DISCRIMINATION AGAINST THE POOR: STILL ALIVE AND WELL
Valerie Belew holds a Masters Degree in the Social Services Field, at one time worked five jobs at once, and lived below poverty level.
POVERTY & CHRISTIANS
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Jesus specifically addressed abuse and discrimination against the poor, according to the writings of the New Testament, and while many do not believe the writings to be trustworthy, one certainly cannot argue with the fairness or anti-discriminatory nature of the approach represented there. If you choose to believe that Jesus was God incarnate, as many do, perhaps you also believe that as God, he could see into many aspects of life with insight many of us lack. I certainly want to believe that Jesus was God, because I like his basic attitude, although I have not found it demonstrated in the lives or politics of most so called Christians. I believe it was Mahatna Gandhi who is quoted as saying that the only problem with Christianity is Christians, and perhaps the major problem with all major religions, including Gandhi's own, Hinduism, is the people who practice them.
HISTORY REPEATS ITSELF
Whether or not you accept Jesus as God, you cannot deny that the presence of scripture specifically addressing abuse and discrimination against the poor, verifies that the problem is as old as any other form of discrimination, and was around long before either the democratic, republican or Tea Party political groups existed in the United States.
Most of the religious spokesmen today, prefer to quote the Apostle Paul, who was somewhat less empathetic towards poverty, being a blue blood of his own time, a Roman citizen who was also educated in the most respected of Jewish Schools (Ivy League, if you will), at the feet of Gamaliel. Paul was the son of a Pharisee, and became one himself. The Pharisees were a powerful religious order of high social class and standing, in fact, one of the ones that was also responsible for putting Jesus to death, if scripture is accurate.
Jesus, on the other hand, was of humble beginnings, and very likely experienced discrimination first hand. Scripture states that many in his own town questioned him as a prophet based on knowledge of his family background. Many today still question whether or not he was the son of God, or the illegitimate son of a poor woman, questions that were also asked in his own time, I suspect.
DISCRIMINATION AGAINST THE POOR TODAY
Discrimination for reason of race, ethnicity, sexual orientation, gender, or religion were less accepted by almost all people, at least publicly, until the rise of the Tea Party movement politically, though it certainly continued to exist behind closed doors, as our president addressed concerning the Reverend Wright controversy, during his initial election campaign.
Certain forms of discrimination still exists towards specific groups, as most people of color, LGBT individuals and women will agree, though such discrimination is usually thinly disguised as something other than what it is. Only the poor are openly discriminated against, shamed and ridiculed by the far right of our society, before nationwide audiences, and shamelessly by the press, without serious consequences to anyone doing so.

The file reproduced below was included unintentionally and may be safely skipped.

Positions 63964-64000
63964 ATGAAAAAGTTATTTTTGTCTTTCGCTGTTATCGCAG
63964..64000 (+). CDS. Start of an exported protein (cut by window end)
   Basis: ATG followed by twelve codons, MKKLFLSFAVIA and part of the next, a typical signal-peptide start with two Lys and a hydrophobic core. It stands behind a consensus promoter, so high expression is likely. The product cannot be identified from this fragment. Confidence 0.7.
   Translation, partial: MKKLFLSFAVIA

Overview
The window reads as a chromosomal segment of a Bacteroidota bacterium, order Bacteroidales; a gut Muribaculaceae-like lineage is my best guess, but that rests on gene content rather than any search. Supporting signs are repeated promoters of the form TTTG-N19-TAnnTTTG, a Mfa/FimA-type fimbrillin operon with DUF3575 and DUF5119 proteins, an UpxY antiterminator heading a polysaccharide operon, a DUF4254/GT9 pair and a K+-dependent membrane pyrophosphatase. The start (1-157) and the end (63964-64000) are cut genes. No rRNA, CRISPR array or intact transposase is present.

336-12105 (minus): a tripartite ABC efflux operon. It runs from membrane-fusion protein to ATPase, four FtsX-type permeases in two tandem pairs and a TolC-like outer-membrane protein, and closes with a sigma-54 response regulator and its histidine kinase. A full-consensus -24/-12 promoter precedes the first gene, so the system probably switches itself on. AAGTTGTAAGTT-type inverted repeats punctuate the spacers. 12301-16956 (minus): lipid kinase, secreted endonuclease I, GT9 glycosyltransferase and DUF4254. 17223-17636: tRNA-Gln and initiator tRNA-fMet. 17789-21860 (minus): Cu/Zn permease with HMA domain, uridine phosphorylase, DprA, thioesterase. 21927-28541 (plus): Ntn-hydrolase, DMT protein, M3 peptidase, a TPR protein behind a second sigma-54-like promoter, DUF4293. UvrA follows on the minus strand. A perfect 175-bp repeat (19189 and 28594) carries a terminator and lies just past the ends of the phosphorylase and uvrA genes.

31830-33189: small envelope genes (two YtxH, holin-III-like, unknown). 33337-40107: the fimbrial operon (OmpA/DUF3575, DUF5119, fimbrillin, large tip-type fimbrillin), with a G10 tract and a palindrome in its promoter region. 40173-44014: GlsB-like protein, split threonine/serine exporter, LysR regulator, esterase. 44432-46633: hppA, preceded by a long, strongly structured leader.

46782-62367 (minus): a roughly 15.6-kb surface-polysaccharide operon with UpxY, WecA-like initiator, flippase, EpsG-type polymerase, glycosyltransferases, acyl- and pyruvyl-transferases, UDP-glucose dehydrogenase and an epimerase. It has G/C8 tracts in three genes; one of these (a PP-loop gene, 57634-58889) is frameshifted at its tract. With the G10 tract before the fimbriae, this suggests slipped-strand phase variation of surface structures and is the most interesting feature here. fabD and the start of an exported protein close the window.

The N word is so unacceptable that I will not even write it in this article, and no news commentator in his right mind, would refer to a lesbian using the D word, or a gay male using the F word. I respect those public boundaries as being in our best interest as human beings. Why then, do conservative news broadcasters and other republicans still speak blatantly of those who accept "hand outs?" Is it any different to make such assumptions of those who live in poor areas, or require public assistance in order to survive, than it is to make negative judgments of any other group? It appears to be okay to be whomever you happen to be these days, at least publicly, as long as you are not poor. Poverty does not appear to be a protected class. Many types of discrimination and unfair treatment exist for all poor people regardless of sex, race or sexual preference, yet they are simply taken for granted as being okay, and part of the general economic system.
THE POOR PAY MORE:
In utility and other bills
While we all know it costs more to buy on time, generally that is a choice we make. I wonder how often we think of the other financial consequences of poverty. Those who can not pay their bills on time, have late charges added to their debt, making their bills more difficult to pay. Credit card companies are especially notorious for this, but all businesses do it, as if people pay bills late because they choose to do so. This is especially punishing when the bills in question are basic utility bills for services necessary to live normally in our society. Electric bills, propane gas bills, and water bills all charge late fees when your payment does not arrive on time, and these are not services most of us feel we can live without.
In Legal fee Expense
If you are poor, you will pay more money out to the legal court system than a wealthier person will be required to do, for the same crime committed, simply because you are not able to pay your fine on the day of court. Twice I have gone to court over seemingly non-criminal violations of the law, one that included running a stop sign while confused about the location of a substitute teaching work opportunity, and the other, an unexpected breaking of a dog leash on public property. Neither of these problems were premeditated, or the result of poor planning on my part; however, today's society has little tolerance for what would have once been considered an accident. It has even less tolerance for those of us who do not have the money to pay our fines on the day of court.
In both cases, I was placed on probation, basically for not having enough money to pay the fine on the day of court, and saddled with monthly payments that added up to five times, or more, the amount of the original fine. Those who could pay the original fine walked out with a fifth of the expense of those of us who did not have the means to do so, and it goes without saying, that even if I had been able to pay the original amount of either fine on the court date, it would not be relatively the same, or an equal amount of money for me, as it would have been for Paris Hilton, or Donald Trump. As in Jesus' day, the powerful make the laws, the poor accept the consequences of their social class.